After four years of hard work and a lifetime of dedication, time is running out for Bode Miller and Ted Ligety to make an impact in Sochi.
On Friday, the last two Olympic champions in the super combined failed to even make the podium.
Now, what was poised to be a successful Olympics for the American Alpine skiing stars is in danger of turning into an undeniable disappointment.
Miller is 36 years old and surely competing in his final Olympics. On the first Monday of the Games, he came in eighth place in the downhill despite leading two of the three training runs. When the conditions turned from overcast and icy to sunny and slushy, his skiing lost the aggressiveness that has made him a champion.
He finished a similarly dispiriting sixth in the super combined on Friday and was quick to tweet about his disappointment.
Really tough day of racing, congrats to viletta, kostelic, and innerhoffer on their medals. It was hard fought.— Bode Miller (@MillerBode) February 14, 2014
I'll never stop pushing myself past my limits, but the mistakes that come with it are hard to swallow. #frustrationstation— Bode Miller (@MillerBode) February 14, 2014
Ligety, who grew up idolizing Miller, made his Sochi debut in the super combined. He was favored by some to win the gold, and by most to at least make the medal stand. Instead, the 29-year-old finished 12th.
Both will have other chances to make the podium. They're both contenders in the super-G on Sunday and Ligety is a favorite in the giant slalom, but this is not the start to the Games that either had imagined.
As veterans of sport, Miller and Ligety are both known as much for their differences as they are for their mutual successes.
Miller is the most successful U.S. male Alpine skier in history, but despite all of his hardware, he is perhaps best-known for his failures and off-slope antics.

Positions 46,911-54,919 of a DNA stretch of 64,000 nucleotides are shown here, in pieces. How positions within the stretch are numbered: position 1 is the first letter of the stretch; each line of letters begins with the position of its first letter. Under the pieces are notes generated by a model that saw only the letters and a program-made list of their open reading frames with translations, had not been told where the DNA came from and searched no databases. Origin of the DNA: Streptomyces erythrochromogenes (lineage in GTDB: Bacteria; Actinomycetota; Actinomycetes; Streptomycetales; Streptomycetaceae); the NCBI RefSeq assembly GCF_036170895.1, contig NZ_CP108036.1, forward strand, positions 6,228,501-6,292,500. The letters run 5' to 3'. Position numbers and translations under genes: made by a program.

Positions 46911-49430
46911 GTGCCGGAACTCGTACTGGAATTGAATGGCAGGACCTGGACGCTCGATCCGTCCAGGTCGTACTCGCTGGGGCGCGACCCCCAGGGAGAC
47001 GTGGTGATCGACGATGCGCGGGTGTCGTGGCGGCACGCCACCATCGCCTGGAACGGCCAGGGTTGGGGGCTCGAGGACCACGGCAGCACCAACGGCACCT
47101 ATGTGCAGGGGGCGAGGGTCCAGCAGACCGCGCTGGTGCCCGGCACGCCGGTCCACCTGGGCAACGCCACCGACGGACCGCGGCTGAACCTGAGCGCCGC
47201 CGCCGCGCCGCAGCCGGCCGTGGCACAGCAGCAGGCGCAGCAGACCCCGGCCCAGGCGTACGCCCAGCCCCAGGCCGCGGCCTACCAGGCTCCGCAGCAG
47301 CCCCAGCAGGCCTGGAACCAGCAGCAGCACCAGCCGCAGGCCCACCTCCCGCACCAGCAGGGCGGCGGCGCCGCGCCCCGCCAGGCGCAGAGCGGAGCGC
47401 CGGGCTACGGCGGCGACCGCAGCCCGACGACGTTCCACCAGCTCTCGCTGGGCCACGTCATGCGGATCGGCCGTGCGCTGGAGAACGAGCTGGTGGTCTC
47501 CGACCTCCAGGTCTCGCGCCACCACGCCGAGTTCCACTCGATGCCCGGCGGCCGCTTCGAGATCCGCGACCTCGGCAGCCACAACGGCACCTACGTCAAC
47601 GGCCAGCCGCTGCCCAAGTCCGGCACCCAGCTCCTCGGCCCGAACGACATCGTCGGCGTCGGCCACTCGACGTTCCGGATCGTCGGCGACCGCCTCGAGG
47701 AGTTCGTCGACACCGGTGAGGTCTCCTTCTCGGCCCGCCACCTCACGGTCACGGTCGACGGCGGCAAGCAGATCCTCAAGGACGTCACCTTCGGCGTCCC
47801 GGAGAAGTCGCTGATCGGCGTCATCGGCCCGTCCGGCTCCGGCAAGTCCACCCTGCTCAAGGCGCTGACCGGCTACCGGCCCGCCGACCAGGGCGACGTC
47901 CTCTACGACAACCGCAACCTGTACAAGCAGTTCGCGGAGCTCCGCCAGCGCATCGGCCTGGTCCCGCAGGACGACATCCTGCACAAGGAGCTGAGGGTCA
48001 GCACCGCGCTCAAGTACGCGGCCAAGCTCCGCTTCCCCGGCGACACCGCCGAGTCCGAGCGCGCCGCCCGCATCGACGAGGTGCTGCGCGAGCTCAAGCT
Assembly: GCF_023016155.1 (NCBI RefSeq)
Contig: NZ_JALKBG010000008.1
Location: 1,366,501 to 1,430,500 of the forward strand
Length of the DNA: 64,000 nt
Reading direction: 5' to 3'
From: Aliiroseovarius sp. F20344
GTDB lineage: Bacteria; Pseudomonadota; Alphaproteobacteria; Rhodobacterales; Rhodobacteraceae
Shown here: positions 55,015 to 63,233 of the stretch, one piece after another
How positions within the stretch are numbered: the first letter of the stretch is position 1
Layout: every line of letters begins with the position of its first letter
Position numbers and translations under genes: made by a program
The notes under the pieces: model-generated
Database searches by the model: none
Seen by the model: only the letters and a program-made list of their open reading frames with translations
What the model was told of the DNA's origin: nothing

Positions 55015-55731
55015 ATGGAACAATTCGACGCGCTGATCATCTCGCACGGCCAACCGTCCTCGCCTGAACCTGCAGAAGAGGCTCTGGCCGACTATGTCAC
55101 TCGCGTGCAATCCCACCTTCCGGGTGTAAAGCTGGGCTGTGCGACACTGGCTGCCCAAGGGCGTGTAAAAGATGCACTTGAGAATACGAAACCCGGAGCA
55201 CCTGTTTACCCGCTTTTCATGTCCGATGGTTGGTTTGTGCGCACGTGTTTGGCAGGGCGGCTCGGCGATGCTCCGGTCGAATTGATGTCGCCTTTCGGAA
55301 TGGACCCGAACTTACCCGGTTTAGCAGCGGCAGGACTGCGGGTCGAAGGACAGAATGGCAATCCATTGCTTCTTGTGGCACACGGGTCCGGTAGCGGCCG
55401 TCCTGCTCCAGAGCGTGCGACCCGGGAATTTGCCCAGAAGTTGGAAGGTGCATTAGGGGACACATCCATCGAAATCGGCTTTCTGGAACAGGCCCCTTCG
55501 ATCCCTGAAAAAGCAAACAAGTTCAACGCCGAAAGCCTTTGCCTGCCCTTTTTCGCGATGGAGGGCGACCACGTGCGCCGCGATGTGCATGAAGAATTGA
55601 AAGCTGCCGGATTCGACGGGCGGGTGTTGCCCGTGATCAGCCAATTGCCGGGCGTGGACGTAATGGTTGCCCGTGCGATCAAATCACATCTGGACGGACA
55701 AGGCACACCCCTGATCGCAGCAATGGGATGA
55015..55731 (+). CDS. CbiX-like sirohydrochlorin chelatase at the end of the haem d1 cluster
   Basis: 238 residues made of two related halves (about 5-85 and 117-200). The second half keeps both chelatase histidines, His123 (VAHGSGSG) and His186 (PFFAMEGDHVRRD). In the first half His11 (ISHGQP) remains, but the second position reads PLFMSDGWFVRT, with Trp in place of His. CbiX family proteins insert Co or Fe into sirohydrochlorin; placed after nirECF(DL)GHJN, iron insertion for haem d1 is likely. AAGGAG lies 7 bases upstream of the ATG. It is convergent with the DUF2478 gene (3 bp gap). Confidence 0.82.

Now in his fifth Olympics, Miller has already lived through a few different lifetimes on the snow. In 2002, he was the leader of the team and became famous not just for his two silver medals, but for missing a gate in the slalom and hiking back up the hill to go around it and finish the race.
In 2006 in Torino, he was the poster boy for the Games, but the hype and pressure got to him and he went home without a medal. His disappointing skis combined with his nonchalance and public love of partying made him a lightning rod for criticism.
In 2010, however, Miller was a redemption tale. He won three medals—a gold, silver and bronze—in Vancouver to become the most decorated American Alpine skier in Olympic history.
It's been a rough few years for Miller, but he's in Sochi trying to go out on top. Since the highs of Vancouver, Miller has endured the death of his younger brother, a bitter and public custody battle with an ex, his wife's miscarriage and an intensive knee surgery that kept him off the slopes for the entire 2012-13 season.
Miller fought through it all and came back this season with gusto, though, racing his way straight into medal contention before the Games. After all of that, to leave without a medal would be devastating.
Ligety, meanwhile, has always gotten the short end of the publicity stick as Miller's teammate. Much shier and more cautious in the press and the slopes than the brash Miller, Ligety has risen to great heights with his technical proficiency and dedication to the sport.
He has 22 World Cup victories and is perhaps best-known for his 2006 gold in the Torino super combined—his only Olympic medal. Ligety has been on fire in World Cup races over the past couple of years.
As the Wall Street Journal pointed out, he was hyped to lead the Alpine team in Sochi and perhaps have a record-breaking medal haul.
After his dispiriting debut, however, The Associated Press reports that Ligety admitted to the press that he simply, well, choked.
The snow was a lot better than I thought it would be and the course-set was a lot easier than I thought it would be and I just skied conservatively. To put it simply, I choked — for sure. That's disappointing.
From the Alpine slopes to the speedskating track, disappointment has been a theme during this Olympics for the Americans that were expected to dominate. So far in Alpine, only Julia Mancuso has come away with a medal—a bronze in the women's super combined.
Both Miller and Ligety certainly have the talent to turn around their fortunes and finish Sochi on the podium, but doubts have arisen after their lackluster opening races.
Suddenly, the decorated stars are racing against both their competitors and the calendar to see if they can add to Team USA's medal count before it's too late.